The Trump administration has been outspoken in its support to bring back coal use and coal jobs. And, the NOPR is certainly meant to help avoid additional coal and nuclear plant retirements in the future.  But, the reality is, regulated markets have retired more coal and nuclear units and capacity than competitive markets.

U.S. EIA data on power plant retirements from 2007 - the starting point of the U.S. shale gas revolution –  through 2016, revealed a total of 531 coal units were retired representing 55,674 megawatts of nameplate coal capacity.  And in fact, 63% of these retired coal megawatts were cost-of-service regulated, while 35% were merchant megawatts operating in competitive markets. The remainder was capacity owned by commercial and industrial entities, primarily for on-site power needs.

Using the same data source and time period (2007-2016) examined for coal, six nuclear units have retired representing 4,770 MW of nameplate capacity, with 76.4% of that capacity located in cost-of-service areas.  

The graphic in the blog intro shows coal retirements (including combined heat and power) by compensation structure and balancing authority. Balancing authorities maintain the balance between power supply and demand. Regional transmission organizations and independent system operators that facilitate competitive markets also function as balancing authorities.

As you can see, the largest amount of coal capacity loss occurred through retirement of regulated units operating in MISO and PJM. PJM had the largest amount of merchant coal retirements. And indeed, DOE’s NOPR targets PJM most directly.

But, if grid resiliency is in imminent danger, why the focus just on competitive markets? And only those competitive markets that have capacity markets?

The authority DOE used in issuing its Resilience NOPR was tied to the agency’s historic relationship to the Federal Energy Regulatory Commission (FERC), the latter having jurisdiction over competitive wholesale power markets. Therefore, DOE’s concerns limited to insuring resilience in competitive markets is likely related to limits on jurisdiction.

However, this continues to beg a fundamental question. If losing “fuel-secure” capacity is such a big problem, and regulated markets have retired a greater amount of coal and nuclear plants that store fuel onsite, why isn’t the Trump administration doing more to ensure resilience in regulated markets?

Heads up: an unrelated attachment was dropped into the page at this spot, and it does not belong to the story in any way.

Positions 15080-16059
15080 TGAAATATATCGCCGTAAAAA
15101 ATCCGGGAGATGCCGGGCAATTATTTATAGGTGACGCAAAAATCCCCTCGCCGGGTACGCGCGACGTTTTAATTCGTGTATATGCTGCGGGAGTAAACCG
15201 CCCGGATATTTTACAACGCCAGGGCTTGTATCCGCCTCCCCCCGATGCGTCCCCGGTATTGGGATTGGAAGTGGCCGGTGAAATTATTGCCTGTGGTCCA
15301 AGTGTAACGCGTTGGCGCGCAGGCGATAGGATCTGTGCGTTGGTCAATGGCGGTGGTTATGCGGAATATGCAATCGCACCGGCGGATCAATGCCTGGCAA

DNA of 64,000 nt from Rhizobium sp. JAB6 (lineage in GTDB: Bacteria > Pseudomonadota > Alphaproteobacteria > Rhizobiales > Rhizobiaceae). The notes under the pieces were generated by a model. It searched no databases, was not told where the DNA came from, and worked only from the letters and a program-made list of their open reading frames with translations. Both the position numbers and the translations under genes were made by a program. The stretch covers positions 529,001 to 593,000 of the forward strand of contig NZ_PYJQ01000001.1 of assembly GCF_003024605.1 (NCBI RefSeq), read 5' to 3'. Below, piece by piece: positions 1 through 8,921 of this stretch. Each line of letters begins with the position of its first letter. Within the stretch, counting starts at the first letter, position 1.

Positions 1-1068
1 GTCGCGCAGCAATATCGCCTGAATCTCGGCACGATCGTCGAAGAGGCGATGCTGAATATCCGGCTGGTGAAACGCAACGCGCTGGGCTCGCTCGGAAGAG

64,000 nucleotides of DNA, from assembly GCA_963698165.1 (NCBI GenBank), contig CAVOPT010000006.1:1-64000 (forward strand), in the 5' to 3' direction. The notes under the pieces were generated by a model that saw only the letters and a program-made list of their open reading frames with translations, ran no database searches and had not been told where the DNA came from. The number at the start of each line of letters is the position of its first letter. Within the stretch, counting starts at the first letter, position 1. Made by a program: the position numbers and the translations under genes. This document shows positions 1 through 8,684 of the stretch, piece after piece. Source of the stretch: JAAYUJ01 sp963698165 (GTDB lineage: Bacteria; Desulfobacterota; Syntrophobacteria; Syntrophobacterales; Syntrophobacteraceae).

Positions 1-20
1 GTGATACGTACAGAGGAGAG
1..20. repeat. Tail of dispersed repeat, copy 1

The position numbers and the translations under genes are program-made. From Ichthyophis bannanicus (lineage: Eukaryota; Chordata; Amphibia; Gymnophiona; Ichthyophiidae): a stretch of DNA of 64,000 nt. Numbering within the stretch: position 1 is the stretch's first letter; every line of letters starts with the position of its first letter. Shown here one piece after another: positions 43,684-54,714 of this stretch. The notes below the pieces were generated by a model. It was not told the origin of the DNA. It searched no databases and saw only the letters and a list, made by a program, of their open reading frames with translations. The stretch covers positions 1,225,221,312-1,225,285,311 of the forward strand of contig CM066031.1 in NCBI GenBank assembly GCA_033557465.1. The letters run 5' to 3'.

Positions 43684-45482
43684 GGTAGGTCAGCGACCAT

In the absense of competitive wholesale markets, states have the ultimate say on resource decisions in regulated areas. So, the Trump administration doesn’t have the same tools at its disposal to direct state decisions. But, it could go to Congress for a solution, convene regulated states to explore resilience concerns, issue voluntary resiliency guidance to states, commission studies on resiliency in regulated markets, or take other actions.

DOE’s focus on competitive markets is perhaps forward looking.

Studies and analysis indicate that both coal and nuclear plants will continue to be challenged in competitive markets, as cheap shale gas, flat load growth and other conditions persist.

But, regulated markets are continuing to move towards cheaper natural gas, demand side, and renewable energy solutions. And with these plans, more coal (and perhaps nuclear) retirements can be explected in regulated areas.

Check out the next post in this blog series exploring planned coal plant retirements in regulated areas, which explores an interesting disconnect in DOE's resiliency approach.

 

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Christina Simeone is a doctoral student in advanced energy systems at the Colorado School of Mines and the National Renewable Energy Laboratory, a joint program. She is also the former director of policy and external affairs at the Kleinman Center for Energy Policy. While at the Kleinman Center, Christina engaged in applied research—bringing together analytics, academics, and industry insights—to further the center's mission.

Prior to joining the Kleinman Center, Simeone served as the director of the PennFuture Energy Center for Enterprise and the Environment, where she focused on energy and climate issues that impact Pennsylvania. Simeone worked on federal energy and climate legislation as policy director at the Alliance for Climate Protection in Washington, D.C., after spending several years in Harrisburg at the Pennsylvania Department of Environmental Protection (PA DEP), where she worked on climate and energy issues in the Policy Office and as special assistant to the secretary. Additionally, she has experience in private environmental consulting and in the financial management sector.

Simeone holds a master's degree in environmental studies from the University of Pennsylvania, a B.A. in economics from the University of Miami, and B.S. in music industry from Drexel University (with a concentration in opera and piano performance). She is a board member of Philadelphia's Sustainable Energy Fund, former chair of the Climate Change Advisory Committee to the PA DEP, and former co-chair to Governor Wolf's transition team for the PA DEP.